Now that you have a solid grasp of the varied environments and educational credentials embodying this field, it is time to delve further into the ultrasound technician job description itself. The primary element of the ultrasound technician job description is to maintain standards and attend to a patient’s care and well-being. The majority of patients receive a physician referral to see an ultrasound technician. As an ultrasound technician, upon first receiving a referral, you will take a look at the patient’s situation and discuss any procedural changes that need to be made with the physician. After you have mapped out the entire procedure, it is your job to explain it in succinct and understandable terms to the patient, so he or she knows what kind of imaging is going to be taken. You will also make sure the patient is prepared for the procedure if special requirements are needed, such as maintaining a full bladder to perform imaging on the organ’s function. Once the patient is briefed and prepped, it is time to start the actual imaging procedure itself. The ultrasound technician job description requires you to examine the results as you conduct the imaging and note the exact locations and times of each image to compile a report for the reviewing physician. You may also keep the patient up-to-date on the situation, letting them know what images you are taking and what you see as you do. This is especially helpful, as many patients can see the images in real time while you take them, so keeping the lines of communication open establishes a calm and open environment. After the procedure is finished, the ultrasound technician job description requires you to compile the images into a report for the referring physician, with an in-depth analysis based on the information you gathered. This analysis should note potential and possibly unforeseen end results. The technician might clarify what the results mean with the physician and make recommendations as to the best course of action. The physician makes the ultimate decision for the patient, but an ultrasound technician is allowed to make recommendations as to next steps.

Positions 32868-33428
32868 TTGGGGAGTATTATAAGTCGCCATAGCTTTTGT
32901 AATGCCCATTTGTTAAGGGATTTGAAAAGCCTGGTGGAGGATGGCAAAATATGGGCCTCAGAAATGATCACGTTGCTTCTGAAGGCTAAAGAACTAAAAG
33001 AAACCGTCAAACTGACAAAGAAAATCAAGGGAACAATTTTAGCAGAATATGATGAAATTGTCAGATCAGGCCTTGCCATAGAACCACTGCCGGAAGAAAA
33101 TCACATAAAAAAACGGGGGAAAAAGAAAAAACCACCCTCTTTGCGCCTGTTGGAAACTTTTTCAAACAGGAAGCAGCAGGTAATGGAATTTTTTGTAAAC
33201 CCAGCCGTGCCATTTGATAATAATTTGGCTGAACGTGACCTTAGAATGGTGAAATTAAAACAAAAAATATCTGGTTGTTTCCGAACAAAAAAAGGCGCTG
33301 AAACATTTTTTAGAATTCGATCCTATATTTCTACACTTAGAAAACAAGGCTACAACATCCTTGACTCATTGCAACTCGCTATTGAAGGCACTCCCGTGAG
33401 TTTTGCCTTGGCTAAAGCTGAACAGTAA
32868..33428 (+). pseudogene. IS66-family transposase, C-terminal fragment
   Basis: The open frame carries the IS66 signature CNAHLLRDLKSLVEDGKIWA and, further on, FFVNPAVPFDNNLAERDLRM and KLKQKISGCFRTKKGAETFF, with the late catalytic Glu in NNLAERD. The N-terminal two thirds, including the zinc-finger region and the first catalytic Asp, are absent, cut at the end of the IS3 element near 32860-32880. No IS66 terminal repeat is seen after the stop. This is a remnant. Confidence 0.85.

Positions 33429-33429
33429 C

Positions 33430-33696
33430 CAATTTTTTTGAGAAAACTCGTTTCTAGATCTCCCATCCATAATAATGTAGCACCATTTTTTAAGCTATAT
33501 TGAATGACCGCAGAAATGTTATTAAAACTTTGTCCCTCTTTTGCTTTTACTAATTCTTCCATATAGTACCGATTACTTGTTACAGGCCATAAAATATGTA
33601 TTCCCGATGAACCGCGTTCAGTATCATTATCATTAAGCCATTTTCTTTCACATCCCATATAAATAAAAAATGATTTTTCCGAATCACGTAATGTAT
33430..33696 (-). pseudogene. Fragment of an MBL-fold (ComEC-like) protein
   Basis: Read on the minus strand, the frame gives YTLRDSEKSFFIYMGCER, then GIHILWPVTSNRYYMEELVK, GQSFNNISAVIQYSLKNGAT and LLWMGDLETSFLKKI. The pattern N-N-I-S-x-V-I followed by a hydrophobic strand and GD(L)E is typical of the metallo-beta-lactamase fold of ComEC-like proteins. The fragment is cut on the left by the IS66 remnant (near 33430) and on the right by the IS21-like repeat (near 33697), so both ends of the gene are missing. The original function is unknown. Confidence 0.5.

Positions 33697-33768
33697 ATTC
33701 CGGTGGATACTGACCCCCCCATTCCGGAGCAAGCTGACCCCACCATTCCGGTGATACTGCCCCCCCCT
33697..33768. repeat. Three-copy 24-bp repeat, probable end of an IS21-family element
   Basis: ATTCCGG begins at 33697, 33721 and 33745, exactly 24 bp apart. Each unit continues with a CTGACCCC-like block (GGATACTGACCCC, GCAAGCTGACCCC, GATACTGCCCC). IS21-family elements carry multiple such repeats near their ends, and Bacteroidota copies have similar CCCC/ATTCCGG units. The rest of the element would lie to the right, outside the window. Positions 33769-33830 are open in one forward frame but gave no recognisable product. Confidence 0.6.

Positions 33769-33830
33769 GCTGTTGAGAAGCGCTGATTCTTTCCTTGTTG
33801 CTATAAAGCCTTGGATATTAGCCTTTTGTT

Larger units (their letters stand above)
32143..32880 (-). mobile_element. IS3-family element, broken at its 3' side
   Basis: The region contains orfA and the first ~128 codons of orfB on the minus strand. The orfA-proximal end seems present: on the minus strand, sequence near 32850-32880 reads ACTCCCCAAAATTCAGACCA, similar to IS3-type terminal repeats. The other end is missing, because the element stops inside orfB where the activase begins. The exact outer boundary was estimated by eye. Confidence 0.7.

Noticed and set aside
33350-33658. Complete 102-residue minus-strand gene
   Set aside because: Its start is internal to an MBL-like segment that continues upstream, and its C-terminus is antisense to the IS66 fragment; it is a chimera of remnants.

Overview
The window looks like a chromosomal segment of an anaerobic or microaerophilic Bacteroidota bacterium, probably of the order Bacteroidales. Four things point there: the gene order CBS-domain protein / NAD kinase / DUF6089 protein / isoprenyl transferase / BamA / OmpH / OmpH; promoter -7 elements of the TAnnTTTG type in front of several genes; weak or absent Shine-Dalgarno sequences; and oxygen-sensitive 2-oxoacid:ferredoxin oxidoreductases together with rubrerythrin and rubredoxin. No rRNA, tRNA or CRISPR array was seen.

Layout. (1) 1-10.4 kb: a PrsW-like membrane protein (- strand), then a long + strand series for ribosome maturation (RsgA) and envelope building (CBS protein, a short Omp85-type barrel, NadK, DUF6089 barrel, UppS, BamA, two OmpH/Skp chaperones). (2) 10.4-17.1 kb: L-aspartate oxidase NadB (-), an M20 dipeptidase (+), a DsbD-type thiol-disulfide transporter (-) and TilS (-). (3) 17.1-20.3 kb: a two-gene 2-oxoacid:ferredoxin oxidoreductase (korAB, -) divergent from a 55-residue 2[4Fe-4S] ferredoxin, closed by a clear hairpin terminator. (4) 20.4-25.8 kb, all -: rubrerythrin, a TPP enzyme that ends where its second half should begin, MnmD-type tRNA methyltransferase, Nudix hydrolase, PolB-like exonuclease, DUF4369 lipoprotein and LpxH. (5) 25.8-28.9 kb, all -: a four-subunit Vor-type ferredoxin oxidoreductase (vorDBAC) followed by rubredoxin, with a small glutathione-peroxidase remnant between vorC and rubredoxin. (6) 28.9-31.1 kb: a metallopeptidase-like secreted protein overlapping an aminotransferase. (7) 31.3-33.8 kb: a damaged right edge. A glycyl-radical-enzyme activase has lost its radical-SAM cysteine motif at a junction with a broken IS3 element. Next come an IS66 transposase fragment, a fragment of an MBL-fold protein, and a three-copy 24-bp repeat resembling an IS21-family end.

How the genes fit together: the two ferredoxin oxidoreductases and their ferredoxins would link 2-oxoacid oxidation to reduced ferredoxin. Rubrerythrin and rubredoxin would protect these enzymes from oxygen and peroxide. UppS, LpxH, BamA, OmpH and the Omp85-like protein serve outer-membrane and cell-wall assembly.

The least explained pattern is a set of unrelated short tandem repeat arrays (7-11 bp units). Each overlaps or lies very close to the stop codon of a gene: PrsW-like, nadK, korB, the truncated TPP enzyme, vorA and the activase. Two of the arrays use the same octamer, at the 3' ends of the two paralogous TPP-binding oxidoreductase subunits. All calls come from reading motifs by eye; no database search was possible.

There are a few key elements of the ultrasound technician job description that bear a careful note of as well. The majority of ultrasounds involve non-invasive, painless procedures. Be that as it may, ultrasound technicians are expected to abide by the same code of ethics and professional conduct as any other medical professional. This is especially important as ultrasound technicians often work alone with the patients and are entirely responsible for their care during the time of the procedure. Despite the solo aspects of the ultrasound technician job description, you will still likely be a part of a medical team comprising other technicians and radiology professionals. Conversing and consulting with colleagues to offer the best patient care possible is standard practice. The ultrasound technician job description also requires you to be willing and able to learn in an on-the-job capacity. Seasoned professionals will often train new technicians, and those new to the job will be receiving in-depth onboarding. There is a definite administrative aspect to the ultrasound technician job description, as you must frequently compile, update, and maintain patient records. This requires a significant eye for detail and accuracy.
The ultrasound technician job description is a varied one, to be sure, as it requires individuals with in-depth knowledge of the human body and specialized education. Ultrasound technicians must have a keen bedside manner and rapport with patients, a strong attention to detail, and the ability to assess procedural results and compile them into succinct, accurate reports for physician use. The role is ideal for anyone looking for a challenging, yet rewarding, and stable career within the medical field that demonstrates exceptional job potential and opportunities for mobility.